Bubble Photography Tips and Tricks

Goli Mohammadi

I'm a word nerd who loves to geek out on how emerging technology affects the lexicon. I was an editor on the first 40 volumes of MAKE, and I love shining light on the incredible makers in our community. In particular, covering art is my passion — after all, art is the first thing most of us ever made. When not fawning over perfect word choices, I can be found on the nearest mountain, looking for untouched powder fields and ideal alpine lakes.

Contact me at [email protected] or via @snowgoli.

999 Articles

By Goli Mohammadi

I'm a word nerd who loves to geek out on how emerging technology affects the lexicon. I was an editor on the first 40 volumes of MAKE, and I love shining light on the incredible makers in our community. In particular, covering art is my passion — after all, art is the first thing most of us ever made. When not fawning over perfect word choices, I can be found on the nearest mountain, looking for untouched powder fields and ideal alpine lakes.

Contact me at [email protected] or via @snowgoli.

999 Articles

suckaface_bubble_photog_opener.jpg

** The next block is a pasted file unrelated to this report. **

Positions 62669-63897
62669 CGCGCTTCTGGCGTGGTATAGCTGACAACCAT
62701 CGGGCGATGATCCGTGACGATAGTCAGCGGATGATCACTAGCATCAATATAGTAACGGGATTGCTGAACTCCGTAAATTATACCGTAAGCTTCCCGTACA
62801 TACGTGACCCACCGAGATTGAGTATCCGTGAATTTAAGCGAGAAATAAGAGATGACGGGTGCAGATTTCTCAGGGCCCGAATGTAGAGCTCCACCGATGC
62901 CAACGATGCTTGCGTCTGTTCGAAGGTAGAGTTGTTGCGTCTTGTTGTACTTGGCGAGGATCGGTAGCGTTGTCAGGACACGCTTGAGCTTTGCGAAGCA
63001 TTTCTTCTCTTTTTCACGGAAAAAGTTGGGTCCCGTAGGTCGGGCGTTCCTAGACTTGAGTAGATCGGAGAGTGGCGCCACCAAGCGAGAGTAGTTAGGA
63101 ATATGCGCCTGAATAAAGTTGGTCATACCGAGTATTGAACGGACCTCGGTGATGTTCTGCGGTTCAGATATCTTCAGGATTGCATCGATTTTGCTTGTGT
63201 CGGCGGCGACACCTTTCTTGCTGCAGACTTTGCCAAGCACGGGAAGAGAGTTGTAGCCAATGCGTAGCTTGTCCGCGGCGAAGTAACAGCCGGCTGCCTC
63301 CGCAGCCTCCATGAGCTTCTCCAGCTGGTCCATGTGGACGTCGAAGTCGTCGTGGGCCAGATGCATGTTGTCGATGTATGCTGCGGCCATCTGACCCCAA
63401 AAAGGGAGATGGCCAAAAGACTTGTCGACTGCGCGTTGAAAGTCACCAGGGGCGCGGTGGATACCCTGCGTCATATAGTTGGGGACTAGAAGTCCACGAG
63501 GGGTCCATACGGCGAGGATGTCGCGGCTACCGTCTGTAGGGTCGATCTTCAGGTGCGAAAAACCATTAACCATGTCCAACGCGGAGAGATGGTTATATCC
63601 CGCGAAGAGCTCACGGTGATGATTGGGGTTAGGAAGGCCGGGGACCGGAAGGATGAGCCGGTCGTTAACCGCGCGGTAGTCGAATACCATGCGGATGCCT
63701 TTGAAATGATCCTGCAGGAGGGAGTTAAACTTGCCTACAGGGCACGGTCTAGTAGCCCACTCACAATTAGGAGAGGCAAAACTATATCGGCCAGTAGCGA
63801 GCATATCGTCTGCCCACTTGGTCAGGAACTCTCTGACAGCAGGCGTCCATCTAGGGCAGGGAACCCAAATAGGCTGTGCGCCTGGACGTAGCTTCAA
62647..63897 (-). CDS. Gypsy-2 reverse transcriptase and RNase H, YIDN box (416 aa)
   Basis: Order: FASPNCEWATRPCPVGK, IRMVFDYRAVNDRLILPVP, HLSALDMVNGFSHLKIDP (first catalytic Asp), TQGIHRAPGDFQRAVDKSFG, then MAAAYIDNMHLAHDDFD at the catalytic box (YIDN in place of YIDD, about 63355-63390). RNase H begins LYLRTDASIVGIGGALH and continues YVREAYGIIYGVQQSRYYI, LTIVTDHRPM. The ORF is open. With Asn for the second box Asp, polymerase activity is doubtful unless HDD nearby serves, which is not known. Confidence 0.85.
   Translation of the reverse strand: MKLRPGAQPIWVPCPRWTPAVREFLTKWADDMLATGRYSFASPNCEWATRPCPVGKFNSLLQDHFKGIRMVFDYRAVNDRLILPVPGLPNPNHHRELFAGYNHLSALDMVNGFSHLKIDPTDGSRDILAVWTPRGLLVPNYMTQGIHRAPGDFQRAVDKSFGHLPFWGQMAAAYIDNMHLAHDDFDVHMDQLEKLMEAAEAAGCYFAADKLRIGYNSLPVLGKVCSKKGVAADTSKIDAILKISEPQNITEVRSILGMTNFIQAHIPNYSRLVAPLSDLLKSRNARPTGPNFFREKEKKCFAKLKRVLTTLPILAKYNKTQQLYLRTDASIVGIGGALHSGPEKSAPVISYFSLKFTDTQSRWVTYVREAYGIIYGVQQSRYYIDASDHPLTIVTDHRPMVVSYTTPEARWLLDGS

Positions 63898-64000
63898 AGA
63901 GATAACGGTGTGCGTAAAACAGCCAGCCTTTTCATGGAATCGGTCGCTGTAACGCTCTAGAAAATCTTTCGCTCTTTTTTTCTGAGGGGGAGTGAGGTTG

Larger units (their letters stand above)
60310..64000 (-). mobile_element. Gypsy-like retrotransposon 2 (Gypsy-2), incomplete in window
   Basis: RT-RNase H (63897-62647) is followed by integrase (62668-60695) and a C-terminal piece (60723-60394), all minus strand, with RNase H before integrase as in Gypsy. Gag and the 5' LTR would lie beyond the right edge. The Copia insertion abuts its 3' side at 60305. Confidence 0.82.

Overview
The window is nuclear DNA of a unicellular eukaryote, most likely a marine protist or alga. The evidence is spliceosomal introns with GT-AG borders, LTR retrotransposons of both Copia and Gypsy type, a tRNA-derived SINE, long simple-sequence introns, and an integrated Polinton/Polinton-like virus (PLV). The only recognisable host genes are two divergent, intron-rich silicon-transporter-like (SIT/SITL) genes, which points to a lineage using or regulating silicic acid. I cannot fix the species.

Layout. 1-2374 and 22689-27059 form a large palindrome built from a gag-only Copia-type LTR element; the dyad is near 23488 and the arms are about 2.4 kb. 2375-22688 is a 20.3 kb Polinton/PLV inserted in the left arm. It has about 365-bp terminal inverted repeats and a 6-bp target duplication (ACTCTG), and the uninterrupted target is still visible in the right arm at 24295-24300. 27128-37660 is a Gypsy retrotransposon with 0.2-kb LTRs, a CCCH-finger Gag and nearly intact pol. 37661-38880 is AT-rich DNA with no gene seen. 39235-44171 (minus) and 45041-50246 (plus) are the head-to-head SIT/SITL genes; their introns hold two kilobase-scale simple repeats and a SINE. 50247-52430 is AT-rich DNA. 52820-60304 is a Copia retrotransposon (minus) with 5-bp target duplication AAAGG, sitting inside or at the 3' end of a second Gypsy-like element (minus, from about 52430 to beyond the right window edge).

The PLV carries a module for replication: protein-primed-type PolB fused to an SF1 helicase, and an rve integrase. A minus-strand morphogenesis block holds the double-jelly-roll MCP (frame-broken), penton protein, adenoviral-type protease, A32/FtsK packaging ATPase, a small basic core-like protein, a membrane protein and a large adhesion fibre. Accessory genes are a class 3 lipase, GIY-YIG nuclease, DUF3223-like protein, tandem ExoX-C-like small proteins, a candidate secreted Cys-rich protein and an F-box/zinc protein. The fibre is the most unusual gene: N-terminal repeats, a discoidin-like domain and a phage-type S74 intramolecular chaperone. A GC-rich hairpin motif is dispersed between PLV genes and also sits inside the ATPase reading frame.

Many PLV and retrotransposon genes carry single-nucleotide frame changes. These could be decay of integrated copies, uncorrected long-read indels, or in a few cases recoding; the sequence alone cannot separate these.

I’m completely enamored by Tom Falconer’s gorgeous bubble photography, and he was nice enough to share his tips and tricks with us. Tom is a Tahoe resident, so he’s blessed by beautiful surroundings and cold temps that make shots like the one above possible. When I asked about shooting frozen bubbles, he said: “Frozen bubbles are easier to shoot than regular ones. Once it freezes, it just sits there. But floating bubbles in the wild are unpredictable and almost always tricky to photograph sharply.” Check out this shot of a frozen bubble popping slowly:
suckaface-bubble-photog-frozen-popping.jpg
The caption for this shot reads: “Bubbles get a bit rubbery when they freeze, so when they pop it happens really slow. It was around 15-20 °F and this bubble took about two minutes to freeze. When it’s colder they freeze really fast and will shatter more like glass. This bubble took about fifteen minutes to disintegrate.”
The way Tom captures reflections in the bubbles is truly notable as well:
suckaface-bubble-photog-reflections.jpg
Head over to the Makezine post to read his bubble formula and tips on bubble photography, and be sure to check out the rest of his Flickr stream for more eye candy.

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